So I brought him in bed with me. Those first few nights I lay there, afraid to let myself go fully to sleep. And he slept. So well. So soundly. And pretty soon, I slept too. We got really good at side-lying nursing. It got to the point that I couldn’t even tell you how many times he had fed in the night. It also didn’t seem to matter that before he was born, I’d switch from lying on one side to the other and then roll onto my back and kick off the covers. Every time I woke up I was curled around him. My thighs below his feet, my bottom arm stretched out above his head. And we slept.

Related: Cosleeping and Breastfeeding: The Perfect Combination

This doesn’t mean I just gave up worrying about the decision. I worried a lot. But my gut (and my breasts, and my tired brain) told me that he belonged next to me. So I chose to listen to that. I researched the safest way to sleep. We got rid of the pillows. We only pulled the blankets halfway up. We never drank alcohol before bed. But still, every time I read a piece of literature about the dangers of cosleeping, I fretted and felt guilty.

I had a pediatrician (whom we only saw once) ask me: “Where does the baby sleep?” To which I replied, “In bed with us. But we’re very safe. We follow all of the recommendations for safe bedsharing.” There was a sort of stunned pause. “Well, I can’t recommend that. You know people sometimes roll over and kill their babies, right?” “Uh. I don’t think we’re gonna do that.” And I had more than a couple conversations to that effect.

So I read everything I could get my hands on. Dr. Sears and Dr. McKenna were especially reassuring that it could be done safely.

Pretty soon, those nerve-wracking first months were over. My son and I had sleeping down pat. I wasn’t the sleep-deprived mom. Breastfeeding was going really well. My son could roll over and I began to worry less about his face getting trapped by a pillow and more about him rolling off the bed. And then crawling off the bed.

We are still quite happily bedsharing. We are now joined my one-year-old daughter who sleeps in a sidecar crib. (And if you haven’t heard of this, I recommend you look into it. It really is the best of both worlds.) My son sleeps in the middle. Occasionally it’s cramped. Sometimes my kids lie perpendicularly to me and kick me or my husband in the face. Sometimes I wish breastfeeding at night wasn’t quite so accessible. But I don’t worry about my kids. They know I’m there, even as they dream. I know that in an emergency, I don’t have to run down the hall to be with them. Sometimes my son goes to sleep in his own room, but he’s really gotten good about crawling into his space without waking us. The dynamics change, but we’re still enjoying sleeping as a family.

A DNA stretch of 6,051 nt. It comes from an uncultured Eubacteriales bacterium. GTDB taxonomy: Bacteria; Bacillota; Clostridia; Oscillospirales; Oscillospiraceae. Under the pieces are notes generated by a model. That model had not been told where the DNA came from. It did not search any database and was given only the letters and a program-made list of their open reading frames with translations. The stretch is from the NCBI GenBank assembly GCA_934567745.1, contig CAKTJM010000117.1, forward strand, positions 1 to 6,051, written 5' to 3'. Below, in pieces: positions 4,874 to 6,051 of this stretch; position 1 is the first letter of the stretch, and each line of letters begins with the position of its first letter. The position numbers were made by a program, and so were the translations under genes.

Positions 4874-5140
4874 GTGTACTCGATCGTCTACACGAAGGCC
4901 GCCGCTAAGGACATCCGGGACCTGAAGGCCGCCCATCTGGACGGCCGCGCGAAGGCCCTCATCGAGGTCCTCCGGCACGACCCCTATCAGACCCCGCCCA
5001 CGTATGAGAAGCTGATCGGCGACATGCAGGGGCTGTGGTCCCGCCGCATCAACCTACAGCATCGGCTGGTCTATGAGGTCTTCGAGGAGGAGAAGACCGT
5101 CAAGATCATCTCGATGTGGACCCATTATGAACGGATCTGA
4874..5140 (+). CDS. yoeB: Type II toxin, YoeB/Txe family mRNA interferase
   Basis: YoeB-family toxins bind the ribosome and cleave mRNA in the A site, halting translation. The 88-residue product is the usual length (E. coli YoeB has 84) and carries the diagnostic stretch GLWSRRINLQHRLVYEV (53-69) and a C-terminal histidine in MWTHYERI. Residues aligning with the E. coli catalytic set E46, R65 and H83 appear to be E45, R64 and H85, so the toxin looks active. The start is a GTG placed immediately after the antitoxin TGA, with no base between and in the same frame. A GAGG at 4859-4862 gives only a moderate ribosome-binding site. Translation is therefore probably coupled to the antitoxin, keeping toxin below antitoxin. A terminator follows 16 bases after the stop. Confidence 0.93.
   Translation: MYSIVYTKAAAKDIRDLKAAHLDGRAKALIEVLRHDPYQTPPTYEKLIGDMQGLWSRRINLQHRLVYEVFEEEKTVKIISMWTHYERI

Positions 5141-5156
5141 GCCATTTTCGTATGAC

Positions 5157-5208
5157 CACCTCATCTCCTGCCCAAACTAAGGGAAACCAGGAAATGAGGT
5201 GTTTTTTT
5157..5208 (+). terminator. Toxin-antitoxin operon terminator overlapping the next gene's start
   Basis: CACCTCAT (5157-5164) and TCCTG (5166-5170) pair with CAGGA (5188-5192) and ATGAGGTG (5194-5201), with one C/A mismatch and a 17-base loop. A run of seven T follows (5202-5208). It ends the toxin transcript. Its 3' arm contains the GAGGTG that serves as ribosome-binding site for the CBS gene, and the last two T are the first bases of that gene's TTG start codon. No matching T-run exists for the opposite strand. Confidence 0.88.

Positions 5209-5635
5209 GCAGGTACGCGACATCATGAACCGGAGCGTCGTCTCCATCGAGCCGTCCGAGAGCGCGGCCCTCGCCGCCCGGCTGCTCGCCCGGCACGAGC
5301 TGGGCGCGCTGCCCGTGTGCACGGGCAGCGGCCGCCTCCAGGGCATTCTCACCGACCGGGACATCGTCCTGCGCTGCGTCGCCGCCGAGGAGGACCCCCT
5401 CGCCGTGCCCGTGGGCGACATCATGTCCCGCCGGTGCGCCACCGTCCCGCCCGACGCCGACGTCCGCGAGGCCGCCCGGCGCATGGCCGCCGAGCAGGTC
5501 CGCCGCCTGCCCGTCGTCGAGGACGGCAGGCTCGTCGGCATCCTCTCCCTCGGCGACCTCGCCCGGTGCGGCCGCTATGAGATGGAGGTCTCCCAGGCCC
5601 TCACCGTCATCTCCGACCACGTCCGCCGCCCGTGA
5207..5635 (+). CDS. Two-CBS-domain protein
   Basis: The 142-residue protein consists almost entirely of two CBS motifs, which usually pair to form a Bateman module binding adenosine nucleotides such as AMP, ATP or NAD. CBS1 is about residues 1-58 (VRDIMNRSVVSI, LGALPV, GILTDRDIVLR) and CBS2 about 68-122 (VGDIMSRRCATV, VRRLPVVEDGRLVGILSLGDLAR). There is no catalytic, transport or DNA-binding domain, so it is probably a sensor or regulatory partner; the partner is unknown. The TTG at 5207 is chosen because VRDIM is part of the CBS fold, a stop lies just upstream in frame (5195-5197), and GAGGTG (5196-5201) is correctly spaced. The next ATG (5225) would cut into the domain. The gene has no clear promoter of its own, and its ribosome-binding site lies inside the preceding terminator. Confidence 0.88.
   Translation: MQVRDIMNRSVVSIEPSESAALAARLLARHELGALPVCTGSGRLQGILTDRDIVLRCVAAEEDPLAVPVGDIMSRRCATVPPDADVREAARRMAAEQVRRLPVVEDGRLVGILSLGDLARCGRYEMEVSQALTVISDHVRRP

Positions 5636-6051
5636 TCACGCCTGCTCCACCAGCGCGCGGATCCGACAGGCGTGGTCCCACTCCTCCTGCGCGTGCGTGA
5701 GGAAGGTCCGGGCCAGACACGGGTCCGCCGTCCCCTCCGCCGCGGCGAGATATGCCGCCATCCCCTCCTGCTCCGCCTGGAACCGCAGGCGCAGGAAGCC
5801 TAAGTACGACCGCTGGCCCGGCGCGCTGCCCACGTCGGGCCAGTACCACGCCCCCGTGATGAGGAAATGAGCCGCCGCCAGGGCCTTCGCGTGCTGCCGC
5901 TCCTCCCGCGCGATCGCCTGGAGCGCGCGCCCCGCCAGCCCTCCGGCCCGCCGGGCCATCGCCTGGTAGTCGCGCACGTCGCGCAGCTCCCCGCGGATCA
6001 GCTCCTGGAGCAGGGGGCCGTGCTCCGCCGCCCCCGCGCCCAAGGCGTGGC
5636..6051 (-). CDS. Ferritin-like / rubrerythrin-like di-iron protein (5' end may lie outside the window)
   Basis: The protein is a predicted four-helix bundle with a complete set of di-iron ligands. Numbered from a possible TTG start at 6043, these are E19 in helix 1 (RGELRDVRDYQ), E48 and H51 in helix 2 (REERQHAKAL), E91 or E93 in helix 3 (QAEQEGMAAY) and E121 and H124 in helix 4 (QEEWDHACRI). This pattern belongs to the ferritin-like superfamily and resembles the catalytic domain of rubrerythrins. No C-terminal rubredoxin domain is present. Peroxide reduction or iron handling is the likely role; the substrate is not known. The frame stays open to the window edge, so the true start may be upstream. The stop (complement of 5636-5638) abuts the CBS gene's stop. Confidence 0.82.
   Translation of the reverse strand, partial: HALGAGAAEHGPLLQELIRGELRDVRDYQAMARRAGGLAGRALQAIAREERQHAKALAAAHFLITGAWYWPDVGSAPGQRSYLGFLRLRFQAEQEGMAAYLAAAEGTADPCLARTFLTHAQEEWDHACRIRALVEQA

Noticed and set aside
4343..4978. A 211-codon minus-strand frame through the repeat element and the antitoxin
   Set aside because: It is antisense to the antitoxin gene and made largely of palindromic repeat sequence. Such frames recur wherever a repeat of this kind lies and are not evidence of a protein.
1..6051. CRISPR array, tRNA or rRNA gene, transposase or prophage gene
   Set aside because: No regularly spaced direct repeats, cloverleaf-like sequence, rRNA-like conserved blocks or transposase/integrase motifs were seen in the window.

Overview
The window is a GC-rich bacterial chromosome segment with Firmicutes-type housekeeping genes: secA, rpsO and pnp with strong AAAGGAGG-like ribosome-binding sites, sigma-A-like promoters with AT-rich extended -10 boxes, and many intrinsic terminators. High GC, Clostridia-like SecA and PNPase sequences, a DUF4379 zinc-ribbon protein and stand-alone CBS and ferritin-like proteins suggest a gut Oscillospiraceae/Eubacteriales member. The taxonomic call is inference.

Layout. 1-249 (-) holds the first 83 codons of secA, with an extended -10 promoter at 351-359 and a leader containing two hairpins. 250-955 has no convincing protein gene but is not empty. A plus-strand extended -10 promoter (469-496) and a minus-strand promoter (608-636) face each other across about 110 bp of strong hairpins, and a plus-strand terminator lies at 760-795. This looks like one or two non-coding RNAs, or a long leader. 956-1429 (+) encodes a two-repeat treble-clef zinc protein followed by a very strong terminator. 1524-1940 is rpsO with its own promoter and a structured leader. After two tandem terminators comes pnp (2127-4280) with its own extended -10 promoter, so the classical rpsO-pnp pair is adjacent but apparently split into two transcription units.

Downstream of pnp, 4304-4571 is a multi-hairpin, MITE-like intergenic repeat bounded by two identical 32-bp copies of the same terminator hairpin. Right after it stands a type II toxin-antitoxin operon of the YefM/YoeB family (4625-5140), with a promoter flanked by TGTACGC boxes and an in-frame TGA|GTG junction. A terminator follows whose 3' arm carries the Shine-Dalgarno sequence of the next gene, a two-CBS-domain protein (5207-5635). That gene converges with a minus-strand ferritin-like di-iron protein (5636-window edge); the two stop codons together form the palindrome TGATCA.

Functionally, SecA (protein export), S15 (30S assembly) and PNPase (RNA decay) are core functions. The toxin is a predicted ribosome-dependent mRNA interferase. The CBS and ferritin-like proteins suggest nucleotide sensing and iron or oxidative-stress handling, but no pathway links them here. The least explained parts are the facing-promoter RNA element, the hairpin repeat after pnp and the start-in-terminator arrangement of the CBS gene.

And this may change. It’s okay to change your mind about these things. Or make up your own mind in the first place. Co-sleeping and bedsharing isn’t for everyone, but if you’re on the fence and think you can do it safely, you might end up being glad you gave it a try.

With all the studies and information out there, (noth for and against the practice of bedsharing) it’s both easy to be informed and easy to be frightened. So I say go with your gut. And if you choose to share a bed with your baby, I promise you are not the only person to do so.

Image: Natalia Belay/Shutterstock

21 thoughts on “The Hard Decision For Bedsharing”

  1. I share a bed with my children too during their infant up to their toddler stage. They were breastfed which is the main reason why I opted to co-sleep with them. I just have to place pillows on the sides and bottom of the bed. Everything went fine and safe for us.

  2. Our boy coslept in be until he stopped nursing but continued in his own little toddler bed at the foot of our bed until around 6. It worked for our family. He felt safe and loved and comfortable and so did we. And mom & dad were no worse for the company in case you wonder. He’s 16 now and an ordinary, happy guy!

  3. I co-slept with both of my girls. I worried during the first few months of the older babe, but I too researched the safety of it and it all went fine with both of my darlings who are now ages 14 and 10 years old. Both are confident young women. Both slept in our bed until around age 2 and then moved into their own beds. I spent half the night there and half the night in my own bed for a few years. My youngest used to come into bed with me at around 4am until morning when she was 4 years old. Both girls still like to snuggle with their mother and dad. Neither girl has ever had an ear infection or really been very sick at all, maybe the occasional flu every couple of years. We typically go a full year between well child check ups. I credit breastfeeding on demand for this healthy start.